Armillaria root rot

Armillaria root rot
Armillaria fuscipes Petch

Armillaria heimii Pegler

Root rot

White thick mycelial mat under the bark of stems, white mycelial mat on roots, fruiting bodies at the stem base, dieback at advanced stage of disease, basal cankers with resin oozing from the stem.

Production of thick white mycelial mats, production of rhizomorphs (shoe string like structures) in culture and sometimes on the roots. During the sexual phase mushrooms are formed with caps up to 51 mm (average 35 mm) diam, convex later broadly plane, center broadly umbonate sometimes depressed encircling zone, citrine in the center, becomes orange yellow to shades of light cream at margin, brussels brown squamules are present on the cap, margin of cap incurved, striate. Lamellae: white, decurrent, close. Stipe: 64-87 mm X 2-4.5 mm, central, cylindrical, solid, olive gray becomes lighter towards the ring, buff coloured just above the ring, becomes citrine towards the apex, pale olive gray flocci are present from base to ring, brownish white inner tissue. Ring: close to apex, membranous saccate, circumscissile, whitish.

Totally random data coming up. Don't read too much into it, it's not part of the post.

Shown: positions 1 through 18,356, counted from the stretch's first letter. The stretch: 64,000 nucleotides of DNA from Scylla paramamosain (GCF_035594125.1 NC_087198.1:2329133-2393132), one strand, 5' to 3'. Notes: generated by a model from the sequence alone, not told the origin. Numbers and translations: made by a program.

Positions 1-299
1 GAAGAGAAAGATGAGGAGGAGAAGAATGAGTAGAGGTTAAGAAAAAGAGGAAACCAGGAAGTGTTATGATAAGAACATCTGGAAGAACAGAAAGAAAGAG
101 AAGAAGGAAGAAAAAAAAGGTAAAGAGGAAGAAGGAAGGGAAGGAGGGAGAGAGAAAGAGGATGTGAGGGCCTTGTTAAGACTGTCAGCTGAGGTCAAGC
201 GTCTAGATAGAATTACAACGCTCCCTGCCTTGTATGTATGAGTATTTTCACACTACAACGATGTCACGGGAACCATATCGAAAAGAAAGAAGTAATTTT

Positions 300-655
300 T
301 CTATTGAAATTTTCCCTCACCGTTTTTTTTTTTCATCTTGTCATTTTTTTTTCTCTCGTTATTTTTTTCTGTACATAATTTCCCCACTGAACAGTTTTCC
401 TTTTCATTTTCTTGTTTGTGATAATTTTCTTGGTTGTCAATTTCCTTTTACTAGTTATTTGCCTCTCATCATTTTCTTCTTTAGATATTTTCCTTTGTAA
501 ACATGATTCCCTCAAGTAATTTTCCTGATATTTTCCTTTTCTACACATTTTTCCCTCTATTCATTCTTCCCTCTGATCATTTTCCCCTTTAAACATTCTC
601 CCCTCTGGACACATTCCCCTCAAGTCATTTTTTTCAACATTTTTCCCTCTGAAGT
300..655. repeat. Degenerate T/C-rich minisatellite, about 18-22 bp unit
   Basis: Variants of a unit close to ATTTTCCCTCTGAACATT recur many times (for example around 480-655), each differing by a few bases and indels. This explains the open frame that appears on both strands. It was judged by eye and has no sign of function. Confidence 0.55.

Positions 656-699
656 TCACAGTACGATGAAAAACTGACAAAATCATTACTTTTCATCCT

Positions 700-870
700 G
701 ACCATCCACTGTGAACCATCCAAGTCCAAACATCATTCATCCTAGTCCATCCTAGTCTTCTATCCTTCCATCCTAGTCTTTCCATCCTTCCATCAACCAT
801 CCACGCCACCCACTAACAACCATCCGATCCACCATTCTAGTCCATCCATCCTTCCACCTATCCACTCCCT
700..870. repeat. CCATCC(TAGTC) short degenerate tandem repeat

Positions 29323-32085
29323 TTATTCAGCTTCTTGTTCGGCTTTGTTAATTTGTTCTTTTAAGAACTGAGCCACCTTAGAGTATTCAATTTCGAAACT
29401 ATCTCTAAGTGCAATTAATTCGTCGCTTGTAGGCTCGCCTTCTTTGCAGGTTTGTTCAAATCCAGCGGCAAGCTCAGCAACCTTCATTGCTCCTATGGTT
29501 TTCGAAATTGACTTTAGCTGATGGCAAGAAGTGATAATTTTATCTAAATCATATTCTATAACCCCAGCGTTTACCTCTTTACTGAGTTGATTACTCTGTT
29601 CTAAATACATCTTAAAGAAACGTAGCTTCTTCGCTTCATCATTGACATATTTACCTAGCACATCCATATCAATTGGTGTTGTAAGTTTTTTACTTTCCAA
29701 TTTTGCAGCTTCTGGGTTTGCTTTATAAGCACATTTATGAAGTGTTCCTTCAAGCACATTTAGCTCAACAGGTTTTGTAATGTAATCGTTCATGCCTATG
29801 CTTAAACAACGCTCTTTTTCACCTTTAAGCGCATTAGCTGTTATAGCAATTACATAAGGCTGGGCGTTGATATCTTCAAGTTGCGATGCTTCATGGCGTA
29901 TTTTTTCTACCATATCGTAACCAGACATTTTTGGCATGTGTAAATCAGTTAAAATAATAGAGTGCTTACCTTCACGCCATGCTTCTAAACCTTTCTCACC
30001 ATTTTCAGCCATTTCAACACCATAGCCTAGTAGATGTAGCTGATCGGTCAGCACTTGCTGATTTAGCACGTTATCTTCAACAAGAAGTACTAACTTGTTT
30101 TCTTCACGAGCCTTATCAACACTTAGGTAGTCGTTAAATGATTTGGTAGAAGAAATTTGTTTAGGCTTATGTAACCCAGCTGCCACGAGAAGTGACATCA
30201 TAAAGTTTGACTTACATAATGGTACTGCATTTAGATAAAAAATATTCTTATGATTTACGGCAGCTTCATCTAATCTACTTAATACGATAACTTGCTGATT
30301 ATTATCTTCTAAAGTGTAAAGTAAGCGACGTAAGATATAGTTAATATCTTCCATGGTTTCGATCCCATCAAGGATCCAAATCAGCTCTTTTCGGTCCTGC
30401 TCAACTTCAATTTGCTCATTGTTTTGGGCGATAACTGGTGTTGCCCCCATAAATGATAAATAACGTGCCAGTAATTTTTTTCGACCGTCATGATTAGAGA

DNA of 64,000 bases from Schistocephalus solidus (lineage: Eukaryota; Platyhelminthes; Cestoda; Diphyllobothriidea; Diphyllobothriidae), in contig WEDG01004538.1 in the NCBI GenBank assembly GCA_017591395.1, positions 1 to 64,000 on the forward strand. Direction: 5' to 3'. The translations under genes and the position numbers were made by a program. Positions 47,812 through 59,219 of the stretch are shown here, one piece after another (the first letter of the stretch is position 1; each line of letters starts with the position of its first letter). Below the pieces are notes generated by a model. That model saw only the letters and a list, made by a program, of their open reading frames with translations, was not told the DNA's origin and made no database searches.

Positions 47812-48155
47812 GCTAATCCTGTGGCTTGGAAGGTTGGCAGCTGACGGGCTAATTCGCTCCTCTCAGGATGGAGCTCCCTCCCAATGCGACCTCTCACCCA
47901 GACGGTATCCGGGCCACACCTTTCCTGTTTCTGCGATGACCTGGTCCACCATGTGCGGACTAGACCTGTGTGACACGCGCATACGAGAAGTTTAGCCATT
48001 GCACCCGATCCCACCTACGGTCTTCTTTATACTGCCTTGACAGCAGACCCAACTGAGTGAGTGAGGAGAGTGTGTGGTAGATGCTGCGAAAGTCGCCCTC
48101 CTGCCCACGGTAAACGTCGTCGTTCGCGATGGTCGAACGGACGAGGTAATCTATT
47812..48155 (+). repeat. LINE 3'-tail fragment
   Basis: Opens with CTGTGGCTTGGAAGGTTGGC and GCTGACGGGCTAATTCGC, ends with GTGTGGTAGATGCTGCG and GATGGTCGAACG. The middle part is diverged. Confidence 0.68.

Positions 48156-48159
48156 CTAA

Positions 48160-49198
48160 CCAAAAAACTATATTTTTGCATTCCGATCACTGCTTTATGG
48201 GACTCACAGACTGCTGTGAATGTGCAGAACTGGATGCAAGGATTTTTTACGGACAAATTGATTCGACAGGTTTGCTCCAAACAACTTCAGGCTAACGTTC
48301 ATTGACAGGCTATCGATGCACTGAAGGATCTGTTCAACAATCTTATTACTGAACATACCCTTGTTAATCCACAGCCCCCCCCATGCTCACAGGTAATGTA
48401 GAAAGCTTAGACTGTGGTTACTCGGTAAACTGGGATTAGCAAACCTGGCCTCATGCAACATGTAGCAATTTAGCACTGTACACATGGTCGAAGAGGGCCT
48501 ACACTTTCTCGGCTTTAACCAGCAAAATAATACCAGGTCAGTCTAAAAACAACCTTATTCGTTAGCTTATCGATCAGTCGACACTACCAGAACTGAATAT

1900s (as Armillaria mellea) (Pole Evans 1933, Kotzé 1935, Bottomley 1937)
KwaZulu-Natal, Limpopo, Mpumalanga
Africa (Coetzee et al. 2005 and reference therein)


Armillaria fuscipes mushrooms
Armillaria fuscipes white mycelial mat under bark of dying pine
Basidiocarps of Armillaria fuscipes
Armillaria white mycelial mat under bark of pine

Bottomley AM. 1937. Some of the more important diseases affecting timber plantations in the Transvaal. South African Journal of Science 33: 373-6.

Coetzee MPA, Wingfield BD, Bloomer P, Wingfield MJ. 2005. Phylogenetic analyses of DNA sequences reveal species partitions amongst isolates of Armillaria from Africa. Mycological Research 109: 1223-1234.

Kotzé JJ. 1935. Forest fungi: The position in South Africa. Proceedings of the British Empire Forestry Conference, South Africa 12.

Pole Evans IB. 1933. Safeguarding the soil products of the Union. Farming South Africa 8: 486-93.